Amenities – Luxurious amenities and facilities inside their cantonements, unthinkable for any other cadre of the Govt of India.
    Add the salaries of the multiple betmen available at the back and call of the military officers and inside their house and you have the elite class of countrymen being maintained by taxpayers at very very high price.

    This has been the fact always even before the 6th pay commission.

    The 6th pay commission only has further doled out too much liberal allowances to these previledged lot of our poor nation. And that too has been resented by the Services in a fashion reminiscent of Trade Union activism…. by none other than the Services Chiefs!!!!!….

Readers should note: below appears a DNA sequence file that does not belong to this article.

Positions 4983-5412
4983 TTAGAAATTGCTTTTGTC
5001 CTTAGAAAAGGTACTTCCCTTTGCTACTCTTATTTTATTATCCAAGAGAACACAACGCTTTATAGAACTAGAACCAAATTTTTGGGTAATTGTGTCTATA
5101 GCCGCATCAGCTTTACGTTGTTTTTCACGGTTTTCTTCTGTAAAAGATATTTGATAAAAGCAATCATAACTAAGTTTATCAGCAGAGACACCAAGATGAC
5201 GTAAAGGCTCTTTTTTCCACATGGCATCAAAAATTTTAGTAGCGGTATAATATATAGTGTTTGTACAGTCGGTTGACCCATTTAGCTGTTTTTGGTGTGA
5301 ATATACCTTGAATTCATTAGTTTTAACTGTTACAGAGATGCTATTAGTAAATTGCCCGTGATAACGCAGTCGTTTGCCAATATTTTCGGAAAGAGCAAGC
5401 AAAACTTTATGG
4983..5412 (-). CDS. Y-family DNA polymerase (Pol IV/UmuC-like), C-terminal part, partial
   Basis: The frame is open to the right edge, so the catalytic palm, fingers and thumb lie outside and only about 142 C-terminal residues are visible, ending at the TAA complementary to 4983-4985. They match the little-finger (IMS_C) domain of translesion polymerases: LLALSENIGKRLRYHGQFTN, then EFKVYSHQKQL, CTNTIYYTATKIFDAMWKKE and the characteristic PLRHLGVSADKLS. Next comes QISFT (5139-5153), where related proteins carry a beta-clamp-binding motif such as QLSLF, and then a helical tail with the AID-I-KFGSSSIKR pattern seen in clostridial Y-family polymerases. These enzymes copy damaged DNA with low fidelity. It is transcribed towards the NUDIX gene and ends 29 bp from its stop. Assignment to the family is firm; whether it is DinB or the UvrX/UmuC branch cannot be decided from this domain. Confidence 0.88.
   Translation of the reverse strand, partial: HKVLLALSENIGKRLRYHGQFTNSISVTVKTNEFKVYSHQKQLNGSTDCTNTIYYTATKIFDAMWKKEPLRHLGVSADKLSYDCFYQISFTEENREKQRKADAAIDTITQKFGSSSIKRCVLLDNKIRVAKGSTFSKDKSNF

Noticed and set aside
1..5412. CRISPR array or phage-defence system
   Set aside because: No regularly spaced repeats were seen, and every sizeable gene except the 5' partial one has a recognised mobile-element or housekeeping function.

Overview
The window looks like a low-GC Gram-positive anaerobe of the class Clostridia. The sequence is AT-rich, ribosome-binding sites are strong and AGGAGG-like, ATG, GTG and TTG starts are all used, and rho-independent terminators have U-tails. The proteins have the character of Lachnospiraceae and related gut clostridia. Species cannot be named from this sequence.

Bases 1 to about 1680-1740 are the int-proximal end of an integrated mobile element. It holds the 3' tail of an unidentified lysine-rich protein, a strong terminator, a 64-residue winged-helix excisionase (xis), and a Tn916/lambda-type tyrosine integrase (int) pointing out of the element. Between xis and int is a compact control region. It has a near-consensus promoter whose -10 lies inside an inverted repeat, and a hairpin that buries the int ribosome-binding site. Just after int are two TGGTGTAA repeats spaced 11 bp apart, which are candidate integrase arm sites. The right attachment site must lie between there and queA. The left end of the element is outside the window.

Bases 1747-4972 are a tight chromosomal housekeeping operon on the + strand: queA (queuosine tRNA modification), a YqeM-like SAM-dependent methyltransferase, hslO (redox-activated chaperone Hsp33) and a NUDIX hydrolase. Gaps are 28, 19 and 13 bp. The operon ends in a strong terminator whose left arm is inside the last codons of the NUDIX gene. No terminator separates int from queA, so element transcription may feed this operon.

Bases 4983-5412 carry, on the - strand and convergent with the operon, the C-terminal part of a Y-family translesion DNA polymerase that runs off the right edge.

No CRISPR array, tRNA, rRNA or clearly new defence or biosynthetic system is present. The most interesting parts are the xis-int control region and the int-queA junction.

In contrast, the officials of other govt organizations are the ones without any patrons. Hence their plight is miserable yet unheeded. Worse, the paramilitary forces and civilians engaged in defence establishments in the similar environments do not get even a fraction of what previledges, amenities, allowances, safety and security is enjoyed by these military officers.

    How much more will satisfy these organised band of brothers??? The answer is not even the the sky will satisfy them. The reason is simple. These people are no more proud of their uniforms and service to the nation. They are busy comparing ranks and begging for more and more and if begging is’nt enough they are are ready to flex their muscles.

    Beware !! it’s a dangerous time not because we have corrupt politicians and inefficient bureaucrats but because we are faced with a greedy and nearly indiscipined and uncontrolled armed forces…. Pakistan is paying through its nose due to misdemeanor of its armed forces. …. Pray…. we don’t reach that stage due to the hegemony and overambitions of a mighty military establishment.